Blairo Maggi

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Blairo Maggi
Blairo Maggi June 2003.jpg
Minister of Agriculture, Livestock, and Supply
Assumed office
May 12, 2016
President Michel Temer
Preceded by Kátia Abreu
Senator from Mato Grosso
In office
February 1, 2011 – May 12, 2016
Governor of Mato Grosso
In office
1 January 2003 – 31 March 2010
Preceded by Rogério Salles
Succeeded by Silval Barbosa
Personal details
Born Blairo Borges Maggi
(1956-05-29) May 29, 1956 (age 62)
São Miguel do Iguaçu, Paraná, Brazil
Political party PP (2016–present)
Other political
PR (2006–2016)
PPS (2001–2006)
Spouse(s) Terezinha
Children Belisa, Ticiane e André
Alma mater Federal University of Paraná

Blairo Borges Maggi (born 29 May 1956 in São Miguel do Iguaçu, Paraná, Brazil) is a soy plantation farmer and former governor of the state of Mato Grosso in Brazil. He graduated from Federal University of Paraná, majoring in agronomy.

Maggi also owns the Amaggi Group, a large company that harvests, processes, and exports soybeans. The Maggi group is also involved in the infrastructure projects that are necessary to sustain the soy industry, notably soy terminals, highways, and waterways.

Maggi is the world’s largest soybean producer.[1] His accusers hold him responsible for the destruction of the Amazon rainforest. His defenders say he is taking Brazil forward. In this respect he is unapologetic, telling The New York Times in 2003:[2] "To me, a 40 percent increase in deforestation doesn't mean anything at all, and I don't feel the slightest guilt over what we are doing here [...] We're talking about an area larger than Europe that has barely been touched, so there is nothing at all to get worried about".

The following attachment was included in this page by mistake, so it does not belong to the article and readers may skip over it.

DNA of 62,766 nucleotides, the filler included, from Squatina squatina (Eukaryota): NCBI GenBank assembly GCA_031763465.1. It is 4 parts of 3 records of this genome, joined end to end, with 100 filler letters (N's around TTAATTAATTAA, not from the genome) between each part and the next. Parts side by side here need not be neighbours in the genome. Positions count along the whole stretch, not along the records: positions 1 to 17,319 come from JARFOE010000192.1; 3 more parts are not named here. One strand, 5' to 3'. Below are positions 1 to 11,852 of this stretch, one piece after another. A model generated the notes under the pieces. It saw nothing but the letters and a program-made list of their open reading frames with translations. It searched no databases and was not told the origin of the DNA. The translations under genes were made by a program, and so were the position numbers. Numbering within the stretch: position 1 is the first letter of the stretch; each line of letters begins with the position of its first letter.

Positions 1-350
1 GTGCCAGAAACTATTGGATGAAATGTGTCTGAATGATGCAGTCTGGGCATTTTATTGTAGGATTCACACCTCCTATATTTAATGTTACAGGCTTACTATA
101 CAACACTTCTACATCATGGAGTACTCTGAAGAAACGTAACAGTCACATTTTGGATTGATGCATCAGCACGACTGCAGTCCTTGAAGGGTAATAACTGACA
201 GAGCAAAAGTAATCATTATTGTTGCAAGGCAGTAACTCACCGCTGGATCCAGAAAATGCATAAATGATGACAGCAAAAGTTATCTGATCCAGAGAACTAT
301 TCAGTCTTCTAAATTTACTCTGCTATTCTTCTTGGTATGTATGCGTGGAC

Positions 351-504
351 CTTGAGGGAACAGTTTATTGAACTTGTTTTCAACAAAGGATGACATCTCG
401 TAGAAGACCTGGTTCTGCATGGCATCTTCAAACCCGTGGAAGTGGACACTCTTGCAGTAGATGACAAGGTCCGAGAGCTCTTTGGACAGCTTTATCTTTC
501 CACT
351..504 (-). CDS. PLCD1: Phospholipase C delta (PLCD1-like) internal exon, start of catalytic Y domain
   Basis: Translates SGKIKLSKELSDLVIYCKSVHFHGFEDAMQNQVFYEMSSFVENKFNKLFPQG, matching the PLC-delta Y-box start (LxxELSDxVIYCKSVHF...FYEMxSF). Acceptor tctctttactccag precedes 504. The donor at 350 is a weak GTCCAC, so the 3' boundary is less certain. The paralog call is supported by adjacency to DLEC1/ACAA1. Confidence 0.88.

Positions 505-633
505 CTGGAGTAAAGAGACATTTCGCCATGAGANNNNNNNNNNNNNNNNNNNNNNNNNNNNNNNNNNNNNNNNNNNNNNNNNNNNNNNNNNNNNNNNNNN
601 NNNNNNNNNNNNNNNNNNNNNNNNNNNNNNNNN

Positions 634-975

Maggi received the Golden Chainsaw Award in 2006 from Greenpeace for being the Brazilian who most contributed to the destruction of the Amazon Rainforest.[3]

In 2014, Maggi’s net worth is estimated by American magazine Forbes at $960 million, based on his 17% stake in Grupo Andre Maggi.

Paradise Papers[edit]

In November 2017 an investigation conducted by the International Consortium of Investigative Journalism cited his name in the list of politicians named in "Paradise Papers" allegations.[4]


  1. ^ The Economist, 30 October 2006.
  2. ^ Rohter, Larry (17 September 2003). "Relentless Foe of the Amazon Jungle: Soybeans". The New York Times.
  3. ^ "'Soya King' wins Golden Chainsaw award". Greenpeace International.
  4. ^ "Explore The Politicians in the Paradise Papers - ICIJ". ICIJ. Retrieved 2017-12-06.
Political offices
Preceded by
Rogério Salles
Governor of Mato Grosso
Succeeded by
Silval Barbosa
Preceded by
Kátia Abreu
Minister of Agriculture, Livestock, and Supply